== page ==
World Environment Day is a global event with the goal to encourage action and awareness for the protection of the environment. This year the theme is “Connecting People to Nature – in the city and on the land, from the poles to the equator.’” To celebrate, we’re sharing the work of five WINGS WorldQuest Fellows who actively work to help their communities connect to the environment.
Gladys Kalema-Zikusoka, also known as Dr. Gladys, is a veterinarian who founded the nonprofit Conservation Through Public Health, which monitors the relationship between the health of Uganda’s mountain gorillas and the humans who live near them, so that both humans and wildlife can live in harmony. Most recently she founded Gorilla Conservation Coffee, a social enterprise that sells coffee harvested by local farmers w the gorilla population. Kalema-Zikusoka received the WINGS Humanity Award in 2011.
Egyptian conservation biologist Leela Hazzah spent a year living with the Maasai warriors to understand why the indigenous tribe traditionally killed lions in Kenya and Tanzania. She then co-opted the traditional values they associated with killing lions, and used them to encourage the men to protect the lions and help prevent their extinction. Her organization, Lion Guardians, hires Maasai warriors to serve as full-time guardians and teaches them to read and write. Hazzah won the WINGS WorldQuest Field Research Award in 2009.
Bolortsetseg Minjin is a paleontologist on a quest to conserve Mongolia’s fossil heritage. She founded the Institute for the Study of Mongolian Dinosaurs to promote geoscience education in her home country and to promote Mongolian paleontology. She is working to open a museum in Mongolia’s Flaming Cliffs, the first place dinosaur fossils were discovered in the country. Her goal is to protect her country’s heritage and prevent valuable fossils from being poached and sold at foreign auctions. She won the 2009 WINGS Earth Award.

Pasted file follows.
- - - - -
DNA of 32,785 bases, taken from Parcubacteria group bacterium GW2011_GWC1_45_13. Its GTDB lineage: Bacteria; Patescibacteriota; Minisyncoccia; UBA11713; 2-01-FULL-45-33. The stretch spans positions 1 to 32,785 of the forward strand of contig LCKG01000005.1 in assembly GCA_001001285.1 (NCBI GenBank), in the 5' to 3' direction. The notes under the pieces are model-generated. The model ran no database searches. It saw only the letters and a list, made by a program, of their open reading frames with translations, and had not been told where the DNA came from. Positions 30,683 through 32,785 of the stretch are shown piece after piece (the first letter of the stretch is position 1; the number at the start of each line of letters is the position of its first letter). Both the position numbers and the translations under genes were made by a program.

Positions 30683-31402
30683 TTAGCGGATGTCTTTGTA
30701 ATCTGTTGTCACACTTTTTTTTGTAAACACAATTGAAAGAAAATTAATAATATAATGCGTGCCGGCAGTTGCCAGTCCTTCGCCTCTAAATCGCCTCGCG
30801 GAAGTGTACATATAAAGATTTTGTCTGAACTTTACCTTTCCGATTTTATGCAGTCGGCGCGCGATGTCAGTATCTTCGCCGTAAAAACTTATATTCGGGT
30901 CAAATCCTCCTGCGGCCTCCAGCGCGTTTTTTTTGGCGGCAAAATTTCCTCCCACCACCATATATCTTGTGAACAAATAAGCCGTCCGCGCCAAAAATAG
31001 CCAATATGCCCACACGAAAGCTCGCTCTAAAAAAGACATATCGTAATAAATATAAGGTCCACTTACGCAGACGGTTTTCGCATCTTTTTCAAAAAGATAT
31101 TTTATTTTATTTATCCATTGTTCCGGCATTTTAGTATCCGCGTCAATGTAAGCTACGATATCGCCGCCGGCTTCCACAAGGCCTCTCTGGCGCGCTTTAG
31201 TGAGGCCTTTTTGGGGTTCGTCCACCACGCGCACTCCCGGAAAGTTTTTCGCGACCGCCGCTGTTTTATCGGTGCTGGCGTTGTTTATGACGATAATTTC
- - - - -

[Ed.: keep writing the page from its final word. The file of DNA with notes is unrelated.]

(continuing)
Sabriye Tenberken, who won the WINGS Courage Award in 2005, co-founded Braille Without Borders, which provides blind individuals in developing countries with practical skills. She also founded a school for the blind in Tibet and sought to help children whose families had neglected them because of their disabilities. She was featured in the documentary Blindsight for her help in assisting a group of blind teenagers who climbed Mt. Everest.
Arita Baaijens is a Dutch explorer who won the WINGS Humanity Award in 2014. In her Living Landscapes series, she seeks out traditional ecological knowledge that matters in the modern world. The three-part project includes her travels through Siberia, a virtual reality film from the eyes of two Irish farmers and, most recently, an expedition to a remote village in the Papua New Guinea rainforest to live with an indigenous clan.